My Account: Log In | Join | Renew
Search
Author
Title
Vol.
Issue
Year
1st Page

Abstract

 

This article in JEQ

  1. Vol. 33 No. 6, p. 2380-2383
     
    Received: Apr 28, 2004
    Published: Nov, 2004


    * Corresponding author(s): leytem@nwisrl.ars.usda.gov
 View
 Download
 Alerts
 Permissions
 Share

doi:10.2134/jeq2004.2380

Phosphorus Composition of Manure from Swine Fed Low-Phytate Grains

  1. April B. Leytem *a,
  2. Benjamin L. Turnerb and
  3. P. A. Thackerc
  1. a USDA-ARS, Northwest Irrigation and Soils Research Laboratory, 3793 N 3600 E, Kimberly, ID 83341
    b Soil and Water Science Department, University of Florida, 106 Newell Hall, P.O. Box 110510, Gainesville, FL 32611
    c Department of Animal and Poultry Science, University of Saskatchewan, Saskatoon, SK, Canada S7N 5A8

Abstract

Including low-phytic-acid grains in swine diets can reduce P concentrations in manure, but the influence on manure P composition is relatively unknown. To address this we analyzed manure from swine fed one of four barley (Hordeum vulgare L.) varieties. The barley types consisted of wild-type barley (CDC bold, normal barley diet) and three low-phytic-acid mutant barleys that contained similar amounts of total P but less phytic acid. The phytic acid concentrations in the mutant barleys were reduced by 32% (M422), 59% (M635), and 97% (M955) compared with that in the wild-type barley, respectively. Phosphorus concentrations were approximately one-third less in manures from animals fed low-phytic-acid barleys compared with those fed the wild-type variety. Phytic acid constituted up to 55% of the P in feed, but only trace concentrations were detected in NaOH–EDTA extracts of all manures by solution 31P nuclear magnetic resonance (NMR) spectroscopy. Phosphate was the major P fraction in the manures (86–94% extracted P), with small concentrations of pyrophosphate and simple phosphate monoesters also present. The latter originated mainly from the hydrolysis of phospholipids during extraction and analysis. These results suggest that phytic acid is hydrolyzed in swine, possibly in the hind gut by intestinal microflora before being excreted in feces, even though the animals have little phytase activity in the gut and derive little nutritional benefit from phytate P. We conclude that feeding low-phytic-acid grains reduces total manure P concentrations and the manure P is no more soluble than P generated from normal barley diets.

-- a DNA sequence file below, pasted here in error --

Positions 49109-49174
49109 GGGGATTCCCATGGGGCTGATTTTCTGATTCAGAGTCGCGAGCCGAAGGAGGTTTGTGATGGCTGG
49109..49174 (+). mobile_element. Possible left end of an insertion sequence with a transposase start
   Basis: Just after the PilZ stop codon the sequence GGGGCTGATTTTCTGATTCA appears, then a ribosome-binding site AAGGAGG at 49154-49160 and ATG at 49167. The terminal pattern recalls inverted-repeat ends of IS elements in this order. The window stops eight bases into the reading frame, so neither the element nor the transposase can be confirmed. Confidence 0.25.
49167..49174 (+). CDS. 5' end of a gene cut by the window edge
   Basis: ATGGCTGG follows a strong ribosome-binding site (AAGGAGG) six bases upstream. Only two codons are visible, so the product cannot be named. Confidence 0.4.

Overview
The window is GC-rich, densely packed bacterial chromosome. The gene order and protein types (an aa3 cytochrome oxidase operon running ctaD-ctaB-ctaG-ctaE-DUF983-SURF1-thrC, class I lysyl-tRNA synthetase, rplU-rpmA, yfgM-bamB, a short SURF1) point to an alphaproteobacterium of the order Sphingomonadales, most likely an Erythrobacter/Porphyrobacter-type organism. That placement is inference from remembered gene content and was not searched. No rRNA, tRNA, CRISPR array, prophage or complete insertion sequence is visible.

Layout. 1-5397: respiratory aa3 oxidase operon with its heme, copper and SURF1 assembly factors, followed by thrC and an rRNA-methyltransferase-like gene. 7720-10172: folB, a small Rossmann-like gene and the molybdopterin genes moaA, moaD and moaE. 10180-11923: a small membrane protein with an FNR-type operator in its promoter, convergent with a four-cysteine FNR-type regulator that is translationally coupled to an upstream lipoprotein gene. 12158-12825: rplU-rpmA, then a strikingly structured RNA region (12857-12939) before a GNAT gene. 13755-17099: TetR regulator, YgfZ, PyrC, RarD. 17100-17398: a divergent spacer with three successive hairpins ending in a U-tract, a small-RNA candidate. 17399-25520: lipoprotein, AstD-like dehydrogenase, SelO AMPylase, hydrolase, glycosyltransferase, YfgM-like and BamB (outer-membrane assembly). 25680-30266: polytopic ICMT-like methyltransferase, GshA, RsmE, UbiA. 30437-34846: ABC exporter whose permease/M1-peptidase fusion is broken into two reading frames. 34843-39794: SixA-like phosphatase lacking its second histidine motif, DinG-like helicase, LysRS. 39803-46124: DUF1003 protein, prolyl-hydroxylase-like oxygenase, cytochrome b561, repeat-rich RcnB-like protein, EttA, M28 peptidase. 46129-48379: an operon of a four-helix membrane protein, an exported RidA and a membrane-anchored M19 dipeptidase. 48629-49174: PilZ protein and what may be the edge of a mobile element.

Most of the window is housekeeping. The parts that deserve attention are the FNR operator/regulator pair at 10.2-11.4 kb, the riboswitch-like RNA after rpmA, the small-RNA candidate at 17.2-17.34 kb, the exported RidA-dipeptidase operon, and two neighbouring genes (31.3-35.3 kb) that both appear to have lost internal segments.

Please view the pdf by using the Full Text (PDF) link under 'View' to the left.

Copyright © 2004. American Society of Agronomy, Crop Science Society of America, Soil Science SocietyASA, CSSA, SSSA